Everyone in New France, a village in Pennsylvania, awaits Queen Marie Antoinette’s arrival—as soon as she escapes the French Revolution.
The ridiculously overdressed and sadly inept nobles and their families who have fled France with little but their lives believe that their queen will provide needed civility to the village their American hirelings are carving out of the Pennsylvania wilderness for them. Eugenie, 15 and haunted by the horrors they’ve escaped, arrives unprepared for the harshly primitive conditions they find, and she’s annoyed by her unrealistic mother’s matchmaking with an unpleasant young noble. In alternating chapters, her story is contrasted with that of Quaker Hannah, who, like her father and brother, has been hired to help the French out for a year but whose faith keeps her from the subservience the noblemen demand. The French have been joined by a Caribbean slaveholder and his four brutally mistreated slaves; this provides a catalyst for a developing friendship between the two girls, in spite of disdainful Maman’s rejection of the American girl and her competently down-to-earth ways. The gradual, believable changes in both girls’ characters add an appealing dimension to an engrossing depiction of this little-known episode.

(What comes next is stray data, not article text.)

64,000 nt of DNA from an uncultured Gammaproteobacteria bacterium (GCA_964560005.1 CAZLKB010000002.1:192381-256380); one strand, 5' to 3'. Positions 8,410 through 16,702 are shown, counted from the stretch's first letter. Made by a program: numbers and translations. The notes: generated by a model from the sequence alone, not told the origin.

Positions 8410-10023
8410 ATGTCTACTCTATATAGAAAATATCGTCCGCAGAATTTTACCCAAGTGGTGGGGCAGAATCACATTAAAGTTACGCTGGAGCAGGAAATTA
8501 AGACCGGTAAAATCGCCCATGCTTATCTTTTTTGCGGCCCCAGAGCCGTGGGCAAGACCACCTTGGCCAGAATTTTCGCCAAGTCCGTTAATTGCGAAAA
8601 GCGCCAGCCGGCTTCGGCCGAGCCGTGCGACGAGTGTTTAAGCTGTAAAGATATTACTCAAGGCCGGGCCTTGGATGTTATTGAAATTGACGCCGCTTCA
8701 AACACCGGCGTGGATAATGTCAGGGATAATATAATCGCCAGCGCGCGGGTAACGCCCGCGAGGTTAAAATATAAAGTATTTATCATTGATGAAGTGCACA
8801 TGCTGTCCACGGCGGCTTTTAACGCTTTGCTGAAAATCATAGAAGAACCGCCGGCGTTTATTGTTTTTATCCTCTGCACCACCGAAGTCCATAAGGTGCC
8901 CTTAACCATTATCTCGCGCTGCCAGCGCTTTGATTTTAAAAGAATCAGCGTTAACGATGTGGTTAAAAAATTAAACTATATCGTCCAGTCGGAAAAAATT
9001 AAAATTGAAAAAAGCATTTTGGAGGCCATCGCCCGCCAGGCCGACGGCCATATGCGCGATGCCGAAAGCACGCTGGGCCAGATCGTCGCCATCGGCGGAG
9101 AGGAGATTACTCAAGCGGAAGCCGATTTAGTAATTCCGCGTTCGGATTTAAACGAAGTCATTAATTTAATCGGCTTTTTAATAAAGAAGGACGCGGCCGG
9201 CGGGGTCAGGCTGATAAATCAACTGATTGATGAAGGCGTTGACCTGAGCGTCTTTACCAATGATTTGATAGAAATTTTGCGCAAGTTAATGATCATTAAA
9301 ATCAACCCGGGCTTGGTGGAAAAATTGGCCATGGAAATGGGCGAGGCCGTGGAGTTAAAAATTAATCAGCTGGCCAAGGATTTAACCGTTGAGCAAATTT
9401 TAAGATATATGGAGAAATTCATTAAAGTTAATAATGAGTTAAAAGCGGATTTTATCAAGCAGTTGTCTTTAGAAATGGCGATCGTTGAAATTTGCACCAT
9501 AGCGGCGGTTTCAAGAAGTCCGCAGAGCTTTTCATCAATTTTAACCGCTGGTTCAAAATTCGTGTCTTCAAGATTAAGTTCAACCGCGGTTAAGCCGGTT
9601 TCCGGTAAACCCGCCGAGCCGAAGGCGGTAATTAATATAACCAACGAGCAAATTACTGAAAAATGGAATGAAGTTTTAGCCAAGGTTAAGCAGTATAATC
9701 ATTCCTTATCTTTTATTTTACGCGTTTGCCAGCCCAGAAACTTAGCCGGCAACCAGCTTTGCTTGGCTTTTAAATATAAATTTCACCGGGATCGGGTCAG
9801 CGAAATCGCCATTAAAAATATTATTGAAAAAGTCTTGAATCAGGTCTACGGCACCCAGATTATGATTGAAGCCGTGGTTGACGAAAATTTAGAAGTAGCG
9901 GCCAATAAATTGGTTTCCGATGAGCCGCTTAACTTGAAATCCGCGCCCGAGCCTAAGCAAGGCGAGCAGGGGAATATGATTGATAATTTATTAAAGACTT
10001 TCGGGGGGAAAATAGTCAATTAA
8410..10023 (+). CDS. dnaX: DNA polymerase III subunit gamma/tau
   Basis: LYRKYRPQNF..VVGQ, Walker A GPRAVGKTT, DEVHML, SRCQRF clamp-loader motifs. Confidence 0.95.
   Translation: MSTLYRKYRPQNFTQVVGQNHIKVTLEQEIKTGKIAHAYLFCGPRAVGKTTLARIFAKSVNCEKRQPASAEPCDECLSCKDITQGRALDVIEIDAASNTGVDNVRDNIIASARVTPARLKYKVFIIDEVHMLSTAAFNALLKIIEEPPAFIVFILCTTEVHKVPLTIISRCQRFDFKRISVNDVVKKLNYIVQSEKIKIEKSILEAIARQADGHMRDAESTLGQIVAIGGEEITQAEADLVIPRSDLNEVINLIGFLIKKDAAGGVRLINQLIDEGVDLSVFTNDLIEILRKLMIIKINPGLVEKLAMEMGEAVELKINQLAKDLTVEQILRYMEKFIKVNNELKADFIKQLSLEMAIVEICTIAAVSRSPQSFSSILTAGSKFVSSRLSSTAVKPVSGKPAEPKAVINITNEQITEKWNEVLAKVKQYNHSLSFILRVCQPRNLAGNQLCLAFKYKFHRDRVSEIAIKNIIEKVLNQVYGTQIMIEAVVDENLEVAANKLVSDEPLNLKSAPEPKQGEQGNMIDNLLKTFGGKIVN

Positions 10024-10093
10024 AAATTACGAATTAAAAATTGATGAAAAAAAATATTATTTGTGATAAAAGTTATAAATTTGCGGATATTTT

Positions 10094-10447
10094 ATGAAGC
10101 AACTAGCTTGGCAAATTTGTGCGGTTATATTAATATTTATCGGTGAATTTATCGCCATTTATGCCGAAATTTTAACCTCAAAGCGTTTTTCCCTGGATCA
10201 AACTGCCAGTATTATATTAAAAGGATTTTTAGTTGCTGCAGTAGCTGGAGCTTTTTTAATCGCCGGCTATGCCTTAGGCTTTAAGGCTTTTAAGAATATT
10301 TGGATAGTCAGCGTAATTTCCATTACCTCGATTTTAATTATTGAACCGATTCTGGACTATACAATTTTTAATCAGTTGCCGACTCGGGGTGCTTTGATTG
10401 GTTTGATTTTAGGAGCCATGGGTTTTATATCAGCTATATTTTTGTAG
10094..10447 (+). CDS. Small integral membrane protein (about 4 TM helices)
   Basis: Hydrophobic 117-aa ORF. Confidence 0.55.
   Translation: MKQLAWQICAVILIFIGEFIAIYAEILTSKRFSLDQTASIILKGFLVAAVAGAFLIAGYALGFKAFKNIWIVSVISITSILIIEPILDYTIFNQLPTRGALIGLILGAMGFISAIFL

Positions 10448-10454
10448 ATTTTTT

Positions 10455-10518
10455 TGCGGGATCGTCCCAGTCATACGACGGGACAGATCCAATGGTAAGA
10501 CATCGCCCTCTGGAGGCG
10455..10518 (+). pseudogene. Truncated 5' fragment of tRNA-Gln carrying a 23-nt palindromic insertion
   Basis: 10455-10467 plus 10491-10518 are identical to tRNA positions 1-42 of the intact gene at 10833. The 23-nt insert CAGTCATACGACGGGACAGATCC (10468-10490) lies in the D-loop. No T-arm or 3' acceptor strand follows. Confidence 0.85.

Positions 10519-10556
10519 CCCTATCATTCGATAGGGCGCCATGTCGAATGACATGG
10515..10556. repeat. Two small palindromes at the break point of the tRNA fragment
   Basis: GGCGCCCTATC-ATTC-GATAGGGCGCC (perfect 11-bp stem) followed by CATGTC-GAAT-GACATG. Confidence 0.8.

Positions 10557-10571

Based on actual events and richly immersive in the feel of the period, this effort rises above sometimes-awkward exposition to create a well-rounded, satisfying historical tale. (Historical fiction. 11-14)